The 10 Best USB to HDMI Adapters
This wiki has been updated 15 times since it was first published in February of 2018. Whether using Type-A or C connectors, USB offers plenty of versatility when it comes to display options. The right active chipset can transmit an Ultra HD picture over the older plug style, while several types of hub and passive adapter can turn the newer connection type into an HDMI port, thanks to Alternate Mode technology, while also providing a range of additional features. When users buy our independently chosen editorial selections, we may earn commissions to help fund the Wiki.
November 13, 2020:
Advances in adapters tend to lag a bit behind the technologies they mediate, and as such there haven't been many truly revolutionary innovations since our last update to this list. However, more and more USB-to-HDMI devices are being released with the ability to support 4k UHD transmission at a 60 Hz refresh rate. The Anker PowerExpand 8-in-1 is a fantastic example, and it combines its robust display capabilities with fast data transfer using the USB 3.1 format. It's also a remarkably versatile hub, combining a huge variety of different ports in a single device.
Another new entry is the StarTech Dual, one of the few adapters available that can handle true 4k resolution on two displays at once. It's a great choice for professionals in digital media fields, since it allows for dual-monitor setups with extremely sharp visual detail. However, it won't do anything at all if your USB-C port doesn't support Thunderbolt 3, which limits the range of computers it can work with. It's taking the place of the CalDigit Mini Dock, which in theory was a more versatile version of the StarTech that also featured ethernet and USB-A ports. Customer reviews, however, suggest that it was too unreliable to justify its high price relative to other multiple-input devices like the Lention Hub or the Anker PowerExpand 8-in-1.
If you're after a dependable, no-frills connector that's compatible with a wide range of devices, the Uni Cable and the Choetech XCH-1201BK are both great options; the Choetech has an L-shaped design that can reduce the strain on your computer's port, but makes it a bit harder to use with smartphones in thick cases. The Uni has a more standard look but is offered in a wider range of lengths.
We have some other lists that might help if you're looking for a new monitor, a projector, or a splitter to link up multiple displays. Or, if what you need is a way to capture high-quality video content, you can check out our review of the top HDMI recorders.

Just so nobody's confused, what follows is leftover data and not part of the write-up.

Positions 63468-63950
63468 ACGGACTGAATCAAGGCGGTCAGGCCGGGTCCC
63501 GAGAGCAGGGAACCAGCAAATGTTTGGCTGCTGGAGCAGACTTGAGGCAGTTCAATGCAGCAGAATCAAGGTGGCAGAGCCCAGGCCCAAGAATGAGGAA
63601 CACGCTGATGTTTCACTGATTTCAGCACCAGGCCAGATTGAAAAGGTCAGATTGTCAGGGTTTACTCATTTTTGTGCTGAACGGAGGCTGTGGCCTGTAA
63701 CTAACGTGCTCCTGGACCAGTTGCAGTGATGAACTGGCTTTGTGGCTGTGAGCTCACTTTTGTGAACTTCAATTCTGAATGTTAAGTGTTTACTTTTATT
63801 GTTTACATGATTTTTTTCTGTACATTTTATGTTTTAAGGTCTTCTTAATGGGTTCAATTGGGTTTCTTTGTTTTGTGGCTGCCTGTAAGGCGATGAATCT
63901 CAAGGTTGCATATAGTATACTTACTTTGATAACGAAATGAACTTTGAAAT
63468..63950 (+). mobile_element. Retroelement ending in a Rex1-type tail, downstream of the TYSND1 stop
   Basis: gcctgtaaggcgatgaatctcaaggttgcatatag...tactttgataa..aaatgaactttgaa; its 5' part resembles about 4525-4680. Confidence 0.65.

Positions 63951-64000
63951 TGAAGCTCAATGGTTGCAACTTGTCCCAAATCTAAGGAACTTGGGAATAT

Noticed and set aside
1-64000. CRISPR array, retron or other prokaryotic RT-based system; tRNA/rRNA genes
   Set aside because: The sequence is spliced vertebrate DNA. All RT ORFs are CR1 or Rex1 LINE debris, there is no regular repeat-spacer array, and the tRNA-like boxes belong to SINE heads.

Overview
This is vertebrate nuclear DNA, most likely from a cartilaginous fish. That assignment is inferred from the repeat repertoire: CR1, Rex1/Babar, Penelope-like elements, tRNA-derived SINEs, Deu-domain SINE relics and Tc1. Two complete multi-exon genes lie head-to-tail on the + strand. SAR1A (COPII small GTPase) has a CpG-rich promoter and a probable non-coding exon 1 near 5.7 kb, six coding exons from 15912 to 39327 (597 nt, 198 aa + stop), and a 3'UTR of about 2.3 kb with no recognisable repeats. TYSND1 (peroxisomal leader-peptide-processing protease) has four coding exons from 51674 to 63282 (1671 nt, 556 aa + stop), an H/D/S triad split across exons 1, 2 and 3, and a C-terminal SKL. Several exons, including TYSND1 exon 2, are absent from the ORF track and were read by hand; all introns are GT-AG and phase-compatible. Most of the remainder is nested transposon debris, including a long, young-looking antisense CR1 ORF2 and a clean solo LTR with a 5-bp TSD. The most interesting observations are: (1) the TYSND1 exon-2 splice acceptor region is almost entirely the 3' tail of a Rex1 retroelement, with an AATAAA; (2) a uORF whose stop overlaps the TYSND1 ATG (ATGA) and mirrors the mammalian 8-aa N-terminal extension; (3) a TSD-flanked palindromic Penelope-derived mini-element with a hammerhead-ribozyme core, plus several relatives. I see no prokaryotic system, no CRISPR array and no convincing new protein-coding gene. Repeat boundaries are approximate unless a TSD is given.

May 16, 2019:
There's more than one way to turn a USB port into a video output. If you're limited to Type-A ports, look for a product that uses a DisplayLink chipset. Plugable makes some of the best ones; in fact, they actually make most of them, according to DisplayLink's website. In effect, these are external graphics adapters that work with a set of software instructions that you install in Windows. They use your PC's general hardware to encode, transmit via USB, and decode into an HDMI cable the signal that your actual GPU would normally deal with. One of the consequences of these is that they can cause CPU load increases. These increases can be minor, significant, or in some cases, major. Also, they do require a certain level of GPU, CPU, and RAM. But overall, it's a very interesting technology, and it's available for Type-A as well as Type-C ports.
If your device has Type-C ports and supports what's called DisplayPort Alt Mode, you have considerably more options than those limited to Type-A and non-DP Alt Mode connectors. DisplayPort is a little bit confusing in that it's the name of both a plug format and transmission format (shocking, we known, that anything related to connector and transmission methods would have a confusing naming convention). A lot of newer Windows PCs have USB-C ports with DP Alt Mode capability, as do most MacBooks, and some smartphones. If your device has that, and your display uses an HDMI 2.0 input, you're in luck; you can get the full glory of a 4K resolution at a smooth 60 hertz using the simplest of these adapters, which would be the Uni. Uni also makes a cable that's basically identical to the adapter, except that it's long and ends in a male plug. Alternately, the Lention Hub is an excellent choice if you'll be using any other devices or trying to charge via that same USB-C plug while using the video output. Finally, if you have the famed Thunderbolt 3 connector, check out the CalDigit Mini Dock, which is small enough to fall into the poorly defined adapter class, yet full-featured enough to pass for a dock, though it doesn't allow for charging pass-through of any type.